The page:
As discussed in a previous newsletter, should a bankrupt’s income exceed the statutory threshold, they will be required to make income contributions toward their bankrupt estate.
However, should a bankrupt (who has been deemed liable for an income contribution) believe any such contribution will result in financial hardship, they may apply (in writing) to their bankruptcy trustee for relief under section 139T of the Bankruptcy Act 1966 (‘the Act’).
Section 139T(2) of the Act sets out the grounds in which a financial hardship application (‘the Application’) may be made. These include –
|(a)||The bankrupt or a dependant of the bankrupt suffering from an illness or disability that requires on-going medical attention and the supply of medicines, and the bankrupt is required to meet a substantial proportion of the costs of that medical attention or those medicines from his or her income.|
|(b)||The bankrupt is required to make payments from his or her income to meet the cost of child day-care to enable the bankrupt to continue in employment or other work.|
|(c)||The bankrupt is living in rented accommodation that is not provided by: the Commonwealth, a State or a Territory; or an authority of the Commonwealth, a State or a Territory; or a local government authority; and the bankrupt is required to pay the cost of that accommodation wholly or mainly from his or her income.|
|(d)||The bankrupt incurs substantial expense in travelling to and from the bankrupt’s place of employment or other work, whether by public transport or otherwise.|
|(e)||The spouse of the bankrupt, or another person residing with the bankrupt, who ordinarily contributes to the costs of maintaining the bankrupt’s household has become unable to contribute to those costs because of unemployment, illness or injury.|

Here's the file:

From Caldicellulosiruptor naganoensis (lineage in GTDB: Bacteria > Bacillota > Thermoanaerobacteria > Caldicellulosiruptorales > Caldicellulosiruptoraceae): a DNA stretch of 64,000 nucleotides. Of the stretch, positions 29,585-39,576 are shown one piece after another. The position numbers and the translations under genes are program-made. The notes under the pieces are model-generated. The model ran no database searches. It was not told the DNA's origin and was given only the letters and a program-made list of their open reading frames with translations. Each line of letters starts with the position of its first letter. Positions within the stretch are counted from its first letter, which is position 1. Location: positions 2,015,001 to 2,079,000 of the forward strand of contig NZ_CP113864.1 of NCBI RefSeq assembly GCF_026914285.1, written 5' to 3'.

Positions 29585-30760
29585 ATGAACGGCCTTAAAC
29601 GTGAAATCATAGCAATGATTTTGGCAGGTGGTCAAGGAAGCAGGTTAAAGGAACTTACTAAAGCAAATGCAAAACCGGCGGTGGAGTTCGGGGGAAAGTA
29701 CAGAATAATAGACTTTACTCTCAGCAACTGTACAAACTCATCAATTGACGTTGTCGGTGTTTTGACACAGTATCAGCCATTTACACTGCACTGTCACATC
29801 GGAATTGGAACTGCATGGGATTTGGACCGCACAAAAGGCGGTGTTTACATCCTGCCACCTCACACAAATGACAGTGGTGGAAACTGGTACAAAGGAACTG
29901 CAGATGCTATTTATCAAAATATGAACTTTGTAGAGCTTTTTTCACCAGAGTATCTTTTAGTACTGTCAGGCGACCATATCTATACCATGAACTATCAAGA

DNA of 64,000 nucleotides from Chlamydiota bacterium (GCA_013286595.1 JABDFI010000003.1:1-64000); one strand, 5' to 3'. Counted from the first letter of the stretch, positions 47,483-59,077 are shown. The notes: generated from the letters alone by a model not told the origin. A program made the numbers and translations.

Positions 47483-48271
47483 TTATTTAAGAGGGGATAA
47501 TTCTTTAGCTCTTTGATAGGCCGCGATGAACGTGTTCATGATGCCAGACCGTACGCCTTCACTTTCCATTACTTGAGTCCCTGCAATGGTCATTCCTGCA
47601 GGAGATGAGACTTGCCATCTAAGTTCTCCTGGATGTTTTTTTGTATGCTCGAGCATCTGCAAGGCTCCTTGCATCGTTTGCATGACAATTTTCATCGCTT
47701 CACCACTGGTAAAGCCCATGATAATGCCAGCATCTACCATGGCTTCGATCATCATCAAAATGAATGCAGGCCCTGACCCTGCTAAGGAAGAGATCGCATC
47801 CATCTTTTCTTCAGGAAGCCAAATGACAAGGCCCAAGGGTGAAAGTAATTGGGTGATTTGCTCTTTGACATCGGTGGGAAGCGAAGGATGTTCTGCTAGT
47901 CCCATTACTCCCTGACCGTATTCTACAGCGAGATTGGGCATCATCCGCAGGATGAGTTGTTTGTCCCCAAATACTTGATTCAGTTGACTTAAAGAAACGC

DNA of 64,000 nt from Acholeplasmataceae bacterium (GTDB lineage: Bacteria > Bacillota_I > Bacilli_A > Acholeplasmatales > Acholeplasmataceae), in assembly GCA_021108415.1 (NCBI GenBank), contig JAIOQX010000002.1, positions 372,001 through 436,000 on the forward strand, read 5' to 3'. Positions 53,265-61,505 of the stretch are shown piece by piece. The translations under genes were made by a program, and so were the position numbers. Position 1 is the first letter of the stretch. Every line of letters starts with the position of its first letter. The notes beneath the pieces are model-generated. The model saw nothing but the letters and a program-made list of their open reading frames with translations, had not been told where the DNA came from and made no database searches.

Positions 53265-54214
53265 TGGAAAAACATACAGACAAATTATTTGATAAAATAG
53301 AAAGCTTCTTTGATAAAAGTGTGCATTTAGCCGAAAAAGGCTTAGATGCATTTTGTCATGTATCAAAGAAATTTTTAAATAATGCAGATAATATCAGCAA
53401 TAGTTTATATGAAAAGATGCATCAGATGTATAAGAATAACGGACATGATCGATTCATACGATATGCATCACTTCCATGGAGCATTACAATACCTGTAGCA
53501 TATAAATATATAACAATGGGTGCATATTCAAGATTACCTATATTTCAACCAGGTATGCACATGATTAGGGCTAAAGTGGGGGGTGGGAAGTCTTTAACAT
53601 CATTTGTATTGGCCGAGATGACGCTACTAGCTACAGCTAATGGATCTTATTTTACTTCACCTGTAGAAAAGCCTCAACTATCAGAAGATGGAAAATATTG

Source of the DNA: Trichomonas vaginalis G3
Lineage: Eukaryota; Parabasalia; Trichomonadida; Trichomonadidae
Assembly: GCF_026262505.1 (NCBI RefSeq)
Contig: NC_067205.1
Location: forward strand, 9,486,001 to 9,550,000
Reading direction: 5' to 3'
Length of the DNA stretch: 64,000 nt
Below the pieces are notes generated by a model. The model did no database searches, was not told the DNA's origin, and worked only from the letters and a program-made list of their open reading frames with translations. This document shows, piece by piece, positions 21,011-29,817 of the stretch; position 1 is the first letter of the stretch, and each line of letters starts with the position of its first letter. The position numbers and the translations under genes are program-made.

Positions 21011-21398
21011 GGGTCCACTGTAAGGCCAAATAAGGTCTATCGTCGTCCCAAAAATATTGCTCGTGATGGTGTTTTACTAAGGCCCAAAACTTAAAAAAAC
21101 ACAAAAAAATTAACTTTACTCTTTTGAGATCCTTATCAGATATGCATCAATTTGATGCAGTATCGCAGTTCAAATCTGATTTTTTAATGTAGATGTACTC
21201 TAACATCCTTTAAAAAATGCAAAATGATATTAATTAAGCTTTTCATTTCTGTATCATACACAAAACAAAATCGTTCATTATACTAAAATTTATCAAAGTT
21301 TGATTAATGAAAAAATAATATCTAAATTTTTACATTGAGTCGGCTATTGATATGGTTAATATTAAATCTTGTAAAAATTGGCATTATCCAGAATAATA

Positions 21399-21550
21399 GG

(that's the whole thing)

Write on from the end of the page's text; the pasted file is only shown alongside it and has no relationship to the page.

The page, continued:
|(f)||Any other reason prescribed by the regulations.|
A bankruptcy trustee will not make a determination as to the Application until such time as satisfactory evidence is provided by the bankrupt in support of the Application. This ‘satisfactory evidence’ is to include details of the bankrupt’s income, expenses and any other such matter on which the bankrupt relies in relation to the Application (section 139T(3)).
The Act sets out that a bankruptcy trustee must make a determination in regard to the Application as soon as practicable, and in any event, not later than 30 days after the day in which the Application is received (section 139T(4)).
Should the bankruptcy trustee fail to make a determination within 30 days of receipt of the Application, it is taken to have been refused (section 139T(5)).
In the event that the bankruptcy trustee is satisfied that financial hardship will be experienced as a result of the income contribution in question, relief will be granted.
Section 139T(6) of the Act sets out that such relief is to be granted by way of a higher income threshold amount (determined by the bankruptcy trustee) being applied against the bankrupt in question. This higher income threshold amount will result in either a partial or absolute reduction any income contribution due by the bankrupt for the relevant period.
Should a bankrupt be unhappy with the determination of the bankruptcy trustee in relation to the Application, they may apply to the Inspector-General to review the decision (section 139T(12)). Any such application for review by a bankrupt must be made, in writing, to the Inspector-General no later than 60 days after which the bankrupt is notified of the bankruptcy trustee’s decision (section 139ZG).
If you have any specific queries in relation to the financial hardship application process or bankruptcy in general, please feel free to contact our office for assistance.
About the author
Benjamin Mitchell is a Senior Insolvency Accountant at HLB Mann Judd Insolvency WA. Benjamin assists the Partners with the many Corporate and Personal insolvency appointments managed by the HLB Insolvency team.
If you have any queries about insolvency matters, please feel free to contact the team on 08 9215 7900.